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Notes From The Reel World, The Executive Director's Column Spring 2019

By Simon Kilmurry

Dear Documentary Community,

Over the past few months we’ve witnessed an alarming uptick of filmmakers and their protagonists under a range of threats, both here in the US and around the world. In Myanmar, Min Htin Ko Ko Gyi, a filmmaker and co-founder of the Human Rights Human Dignity Film Festival in Yangon, is being held in detention for “insulting and defaming the Army.” In Turkey, filmmakers Çayan Demirel and Ertuğrul Mavioğlu are being tried for producing “propaganda for an illegal group” in the film Bakur, which follows guerrilla fighters residing in the mountains of northern Kurdistan.

Here in the US, we’ve seen what appears to be targeted retribution against Claudio Rojas by Immigration and Customs Enforcement (ICE). Claudio participated in the film The Infiltrators, by Alex Rivera and Cristina Ibarra. It seems as though this higher profile, in a film that calls into question how our immigration system operates, did not sit well with authorities, and now Claudio has been deported to Argentina.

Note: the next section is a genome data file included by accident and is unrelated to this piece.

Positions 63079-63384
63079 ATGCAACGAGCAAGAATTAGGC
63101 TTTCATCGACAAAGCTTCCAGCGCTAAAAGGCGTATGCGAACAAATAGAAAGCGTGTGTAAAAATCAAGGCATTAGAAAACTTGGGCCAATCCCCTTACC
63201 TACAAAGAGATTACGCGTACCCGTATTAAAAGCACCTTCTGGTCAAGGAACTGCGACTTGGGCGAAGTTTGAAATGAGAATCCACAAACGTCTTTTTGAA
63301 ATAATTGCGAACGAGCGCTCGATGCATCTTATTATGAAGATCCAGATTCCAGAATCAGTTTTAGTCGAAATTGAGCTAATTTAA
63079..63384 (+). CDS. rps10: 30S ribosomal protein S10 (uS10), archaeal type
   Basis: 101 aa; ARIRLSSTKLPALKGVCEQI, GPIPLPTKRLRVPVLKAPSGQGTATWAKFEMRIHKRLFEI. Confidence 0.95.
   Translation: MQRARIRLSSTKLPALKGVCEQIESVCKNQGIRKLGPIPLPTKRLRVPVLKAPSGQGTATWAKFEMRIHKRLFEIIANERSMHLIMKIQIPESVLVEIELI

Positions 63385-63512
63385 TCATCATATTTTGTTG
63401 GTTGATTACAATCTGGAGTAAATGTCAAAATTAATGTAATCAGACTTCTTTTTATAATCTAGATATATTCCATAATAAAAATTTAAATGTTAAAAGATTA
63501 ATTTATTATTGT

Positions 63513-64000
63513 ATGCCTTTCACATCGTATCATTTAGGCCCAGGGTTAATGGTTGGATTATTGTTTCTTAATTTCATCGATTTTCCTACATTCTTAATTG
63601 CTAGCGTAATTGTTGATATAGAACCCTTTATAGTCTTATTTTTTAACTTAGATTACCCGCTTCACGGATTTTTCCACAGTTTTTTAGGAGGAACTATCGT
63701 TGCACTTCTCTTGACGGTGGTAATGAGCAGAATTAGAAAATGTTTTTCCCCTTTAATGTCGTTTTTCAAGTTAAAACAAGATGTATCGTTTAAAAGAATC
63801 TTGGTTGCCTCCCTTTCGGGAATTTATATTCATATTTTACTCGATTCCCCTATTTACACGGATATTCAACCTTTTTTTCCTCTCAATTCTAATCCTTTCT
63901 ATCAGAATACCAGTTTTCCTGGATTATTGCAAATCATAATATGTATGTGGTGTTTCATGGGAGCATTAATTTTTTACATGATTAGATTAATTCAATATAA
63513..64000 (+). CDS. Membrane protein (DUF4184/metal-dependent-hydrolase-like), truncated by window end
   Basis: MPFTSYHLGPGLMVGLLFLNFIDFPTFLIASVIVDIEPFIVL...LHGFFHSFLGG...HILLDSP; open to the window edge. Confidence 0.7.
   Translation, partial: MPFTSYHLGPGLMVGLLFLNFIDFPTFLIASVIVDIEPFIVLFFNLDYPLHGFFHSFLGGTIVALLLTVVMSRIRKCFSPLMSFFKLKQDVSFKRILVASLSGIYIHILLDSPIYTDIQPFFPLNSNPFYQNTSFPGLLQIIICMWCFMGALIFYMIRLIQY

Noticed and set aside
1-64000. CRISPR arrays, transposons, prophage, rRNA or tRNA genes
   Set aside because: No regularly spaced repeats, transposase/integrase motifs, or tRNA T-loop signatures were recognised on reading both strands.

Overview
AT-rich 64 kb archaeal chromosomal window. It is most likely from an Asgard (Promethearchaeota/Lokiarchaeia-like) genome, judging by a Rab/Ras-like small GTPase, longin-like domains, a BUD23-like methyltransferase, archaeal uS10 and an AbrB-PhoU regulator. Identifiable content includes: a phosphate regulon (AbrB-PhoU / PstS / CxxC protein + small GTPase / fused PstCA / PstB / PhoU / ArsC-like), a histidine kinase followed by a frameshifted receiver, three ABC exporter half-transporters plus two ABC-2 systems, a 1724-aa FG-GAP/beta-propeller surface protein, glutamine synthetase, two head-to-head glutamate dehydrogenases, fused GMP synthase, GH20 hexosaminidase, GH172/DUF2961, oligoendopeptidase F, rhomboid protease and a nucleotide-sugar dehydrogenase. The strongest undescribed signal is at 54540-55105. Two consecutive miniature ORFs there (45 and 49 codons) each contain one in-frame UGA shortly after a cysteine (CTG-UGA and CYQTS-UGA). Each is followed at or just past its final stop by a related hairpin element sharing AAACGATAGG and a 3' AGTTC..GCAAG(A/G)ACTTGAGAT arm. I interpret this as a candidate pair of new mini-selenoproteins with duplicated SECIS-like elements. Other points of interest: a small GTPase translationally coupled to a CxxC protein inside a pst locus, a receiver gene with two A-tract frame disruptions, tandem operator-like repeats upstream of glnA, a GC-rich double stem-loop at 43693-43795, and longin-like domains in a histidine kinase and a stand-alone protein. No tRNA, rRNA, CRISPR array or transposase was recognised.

On the US-Mexico border, filmmakers, photojournalists and journalists have been added to a watchlist by Customs and Border Patrol. CBP illegally compiled dossiers on them, and they have been subjected to lengthy questioning and have had their devices examined.

All these examples come from a similar set of motivations: the fear of a free and independent media. These regimes, be they autocratic or democratic, use these high-profile cases not only to control the speech of the specific people targeted; they take these actions to control those of us who may be watching and fearful that we will become the next target. They do it to foster our silence and force us to exercise self-censorship, whether we do that consciously or not.

That’s why we need you working alongside IDA, and in collaboration with such brave organizations like the Reporters Committee for Freedom of the Press, the First Amendment Coalition, PEN and many others, to keep these cases in the public eye, to speak up loudly when you see censorship or filmmakers being punished for exercising their free-speech rights.

Life for independent filmmakers is hard. Resources are limited and when these threats rear their heads, it is understandable to want to just turn away. But that is especially dangerous, and we must remain vigilant against pernicious self-censorship.

When you see these injustices, let us know. Reach out to IDA—together we are stronger.

Simon Kilmurry

IDA Executive Director